On the 14th of November, 1867, there commenced an eruption from a mountain about eight leagues to the eastward of the city of Leon, in Nicaragua. This mountain does not appear to have been previously recognized as an active volcano, but it is situated in a very volcanic country. The outburst had probably some connection with the earthquake at St. Thomas, which took place on the 18th of November following. The mountain continued in a state of activity for about sixteen days. There was thrown out an immense quantity of black sand, which was carried as far as to the coast of the Pacific, fifty miles distant. Glowing stones were projected from the crater to an estimated height of three thousand feet.
Central America is more prolific of volcanoes than Mexico, and the State of Guatemala in particular. One authority credits this State with fifteen or sixteen and another with more than thirty volcanic cones. Of these at least five are decidedly active. Tajumalco, which was in eruption at the time of the great earthquake of 1863, yields great quantities of sulphur, as also does Quesaltenango. The most famous is the Volcan de Agua (Water Volcano), so called from its overwhelming the old city of Guatemala with a torrent of water in 1541.
Nicaragua is also rich in volcanoes, being traversed its entire length by a remarkable chain of isolated volcanic cones, several of which are to some extent active. We have already told the story of the tremendous eruption of Coseguina in 1835, one of the most violent of modern times. The latest important eruption here was that of Ometepec, a volcanic mount on an island of the same name in Lake Nicaragua. This broke a long period of repose on June 19, 1883, with a severe eruption, in which the lava, pouring from a new crater, in seven days overflowed the whole island and drove off its population. Incessant rumblings and earthquake shocks accompanied the eruption, and mud, ashes, stones and lava covered the mountain slopes, which had been cultivated for many centuries. These were the most recent strong displays of volcanic energy in Central America, though former great outflows of lava are indicated by great fields of barren rock, which extend for miles.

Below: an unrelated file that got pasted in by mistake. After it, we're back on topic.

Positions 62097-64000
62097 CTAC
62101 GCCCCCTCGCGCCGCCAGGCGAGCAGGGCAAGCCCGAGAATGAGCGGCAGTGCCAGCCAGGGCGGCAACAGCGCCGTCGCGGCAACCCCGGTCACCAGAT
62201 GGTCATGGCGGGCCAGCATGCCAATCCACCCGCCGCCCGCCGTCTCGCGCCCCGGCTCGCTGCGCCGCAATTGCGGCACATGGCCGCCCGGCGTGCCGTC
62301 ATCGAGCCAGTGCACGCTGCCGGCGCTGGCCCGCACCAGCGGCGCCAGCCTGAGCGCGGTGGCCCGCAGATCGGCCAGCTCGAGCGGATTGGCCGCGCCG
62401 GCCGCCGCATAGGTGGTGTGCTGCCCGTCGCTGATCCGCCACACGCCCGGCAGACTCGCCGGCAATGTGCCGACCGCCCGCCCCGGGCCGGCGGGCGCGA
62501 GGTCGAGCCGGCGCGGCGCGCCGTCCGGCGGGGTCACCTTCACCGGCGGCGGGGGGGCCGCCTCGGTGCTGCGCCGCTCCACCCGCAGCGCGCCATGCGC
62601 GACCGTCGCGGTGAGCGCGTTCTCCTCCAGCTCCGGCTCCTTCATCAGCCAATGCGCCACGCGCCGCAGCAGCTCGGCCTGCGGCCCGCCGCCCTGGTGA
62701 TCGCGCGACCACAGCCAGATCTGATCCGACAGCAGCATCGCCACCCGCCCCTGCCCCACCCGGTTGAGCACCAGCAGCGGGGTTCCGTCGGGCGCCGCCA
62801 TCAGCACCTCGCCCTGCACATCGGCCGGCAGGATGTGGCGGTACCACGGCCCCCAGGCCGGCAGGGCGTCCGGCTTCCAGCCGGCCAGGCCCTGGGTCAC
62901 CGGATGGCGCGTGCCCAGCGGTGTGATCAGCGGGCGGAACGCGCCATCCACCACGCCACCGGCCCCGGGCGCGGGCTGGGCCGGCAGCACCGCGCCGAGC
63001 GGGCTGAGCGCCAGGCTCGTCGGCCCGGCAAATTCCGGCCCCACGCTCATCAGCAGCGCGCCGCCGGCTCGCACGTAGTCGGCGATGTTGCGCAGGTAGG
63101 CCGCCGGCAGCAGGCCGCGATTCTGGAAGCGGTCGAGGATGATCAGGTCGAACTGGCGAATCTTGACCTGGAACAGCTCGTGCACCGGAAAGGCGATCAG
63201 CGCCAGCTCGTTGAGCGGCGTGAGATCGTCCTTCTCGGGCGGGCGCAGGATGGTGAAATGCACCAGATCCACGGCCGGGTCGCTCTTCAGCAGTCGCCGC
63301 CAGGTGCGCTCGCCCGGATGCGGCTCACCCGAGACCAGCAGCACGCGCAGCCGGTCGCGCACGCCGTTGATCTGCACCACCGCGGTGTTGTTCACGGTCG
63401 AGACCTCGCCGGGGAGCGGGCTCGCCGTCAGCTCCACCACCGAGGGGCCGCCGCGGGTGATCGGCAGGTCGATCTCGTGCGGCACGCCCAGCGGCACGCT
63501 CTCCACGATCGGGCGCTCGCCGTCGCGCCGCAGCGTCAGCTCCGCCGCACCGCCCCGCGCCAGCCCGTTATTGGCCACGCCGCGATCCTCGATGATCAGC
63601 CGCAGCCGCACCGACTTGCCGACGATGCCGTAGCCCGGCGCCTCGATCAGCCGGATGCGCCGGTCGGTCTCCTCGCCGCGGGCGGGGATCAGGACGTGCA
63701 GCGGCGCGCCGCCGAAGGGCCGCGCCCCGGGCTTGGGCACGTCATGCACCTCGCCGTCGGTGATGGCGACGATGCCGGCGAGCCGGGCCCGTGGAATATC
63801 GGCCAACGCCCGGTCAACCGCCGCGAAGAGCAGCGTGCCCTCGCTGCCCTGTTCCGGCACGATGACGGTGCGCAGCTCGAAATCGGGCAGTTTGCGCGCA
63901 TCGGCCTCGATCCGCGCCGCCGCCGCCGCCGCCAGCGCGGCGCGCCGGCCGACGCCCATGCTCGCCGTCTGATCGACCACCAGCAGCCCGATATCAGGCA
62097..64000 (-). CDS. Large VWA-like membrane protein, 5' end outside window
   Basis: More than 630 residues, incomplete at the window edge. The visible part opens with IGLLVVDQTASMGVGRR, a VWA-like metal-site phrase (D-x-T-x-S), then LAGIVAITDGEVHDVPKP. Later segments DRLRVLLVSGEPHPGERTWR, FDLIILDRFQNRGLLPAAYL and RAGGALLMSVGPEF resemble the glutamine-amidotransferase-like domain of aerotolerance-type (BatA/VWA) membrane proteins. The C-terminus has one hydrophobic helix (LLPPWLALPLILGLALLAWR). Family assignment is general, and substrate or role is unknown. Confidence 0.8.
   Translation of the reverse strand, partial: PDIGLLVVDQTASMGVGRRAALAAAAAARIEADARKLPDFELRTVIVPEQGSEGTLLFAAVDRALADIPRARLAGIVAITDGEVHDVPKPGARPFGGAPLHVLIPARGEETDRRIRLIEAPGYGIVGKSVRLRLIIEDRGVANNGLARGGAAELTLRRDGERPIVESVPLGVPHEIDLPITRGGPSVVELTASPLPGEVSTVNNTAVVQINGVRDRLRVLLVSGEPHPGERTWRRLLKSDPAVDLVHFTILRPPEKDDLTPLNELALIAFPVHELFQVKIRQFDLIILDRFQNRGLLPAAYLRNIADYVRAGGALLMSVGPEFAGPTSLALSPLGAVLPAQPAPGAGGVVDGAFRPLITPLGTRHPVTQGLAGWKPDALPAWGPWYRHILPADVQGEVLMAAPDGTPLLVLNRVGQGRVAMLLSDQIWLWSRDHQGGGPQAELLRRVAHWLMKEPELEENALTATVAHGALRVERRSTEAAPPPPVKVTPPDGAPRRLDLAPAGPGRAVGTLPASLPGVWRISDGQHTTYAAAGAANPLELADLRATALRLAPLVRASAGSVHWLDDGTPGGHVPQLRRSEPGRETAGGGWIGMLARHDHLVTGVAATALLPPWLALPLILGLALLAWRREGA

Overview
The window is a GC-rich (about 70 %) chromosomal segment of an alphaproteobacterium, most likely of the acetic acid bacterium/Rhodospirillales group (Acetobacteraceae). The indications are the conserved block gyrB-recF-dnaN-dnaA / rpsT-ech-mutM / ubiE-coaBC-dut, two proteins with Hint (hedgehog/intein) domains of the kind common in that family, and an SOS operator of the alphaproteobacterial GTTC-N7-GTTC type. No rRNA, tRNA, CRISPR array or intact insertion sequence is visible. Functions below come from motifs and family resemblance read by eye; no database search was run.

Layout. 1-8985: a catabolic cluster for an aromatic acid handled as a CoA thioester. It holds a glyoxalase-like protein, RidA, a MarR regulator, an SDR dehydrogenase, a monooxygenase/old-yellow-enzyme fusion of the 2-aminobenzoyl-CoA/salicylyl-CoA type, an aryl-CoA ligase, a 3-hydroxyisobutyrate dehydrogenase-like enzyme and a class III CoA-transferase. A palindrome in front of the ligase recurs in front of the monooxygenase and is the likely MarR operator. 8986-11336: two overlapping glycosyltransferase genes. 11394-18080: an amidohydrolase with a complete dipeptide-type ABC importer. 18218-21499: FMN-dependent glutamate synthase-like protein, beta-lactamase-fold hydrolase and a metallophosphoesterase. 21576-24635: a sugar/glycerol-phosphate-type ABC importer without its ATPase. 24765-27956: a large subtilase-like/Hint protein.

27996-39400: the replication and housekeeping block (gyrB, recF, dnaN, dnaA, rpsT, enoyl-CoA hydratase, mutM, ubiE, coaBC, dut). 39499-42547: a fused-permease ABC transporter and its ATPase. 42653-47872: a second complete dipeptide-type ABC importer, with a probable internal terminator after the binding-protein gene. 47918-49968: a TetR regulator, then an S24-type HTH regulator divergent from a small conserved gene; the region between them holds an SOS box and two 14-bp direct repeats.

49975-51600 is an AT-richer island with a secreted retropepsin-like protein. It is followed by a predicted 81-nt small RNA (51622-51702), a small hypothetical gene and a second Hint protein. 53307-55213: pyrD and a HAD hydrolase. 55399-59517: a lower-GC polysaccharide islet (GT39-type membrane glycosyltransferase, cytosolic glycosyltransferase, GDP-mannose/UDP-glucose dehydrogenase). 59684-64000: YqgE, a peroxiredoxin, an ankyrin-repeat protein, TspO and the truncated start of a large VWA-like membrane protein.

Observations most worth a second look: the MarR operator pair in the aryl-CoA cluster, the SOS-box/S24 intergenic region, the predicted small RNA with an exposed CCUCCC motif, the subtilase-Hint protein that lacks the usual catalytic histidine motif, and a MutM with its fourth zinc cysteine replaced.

The Terrible Eruption of Krakatoa.
The most destructive volcanic explosion of recent times, one perhaps unequalled in violence in all times, was that of the small mountain island of Krakatoa, in the East Indian Archipelago, in 1883. This made its effects felt round the entire globe, and excited such wide attention that we feel called upon to give it a chapter of its own.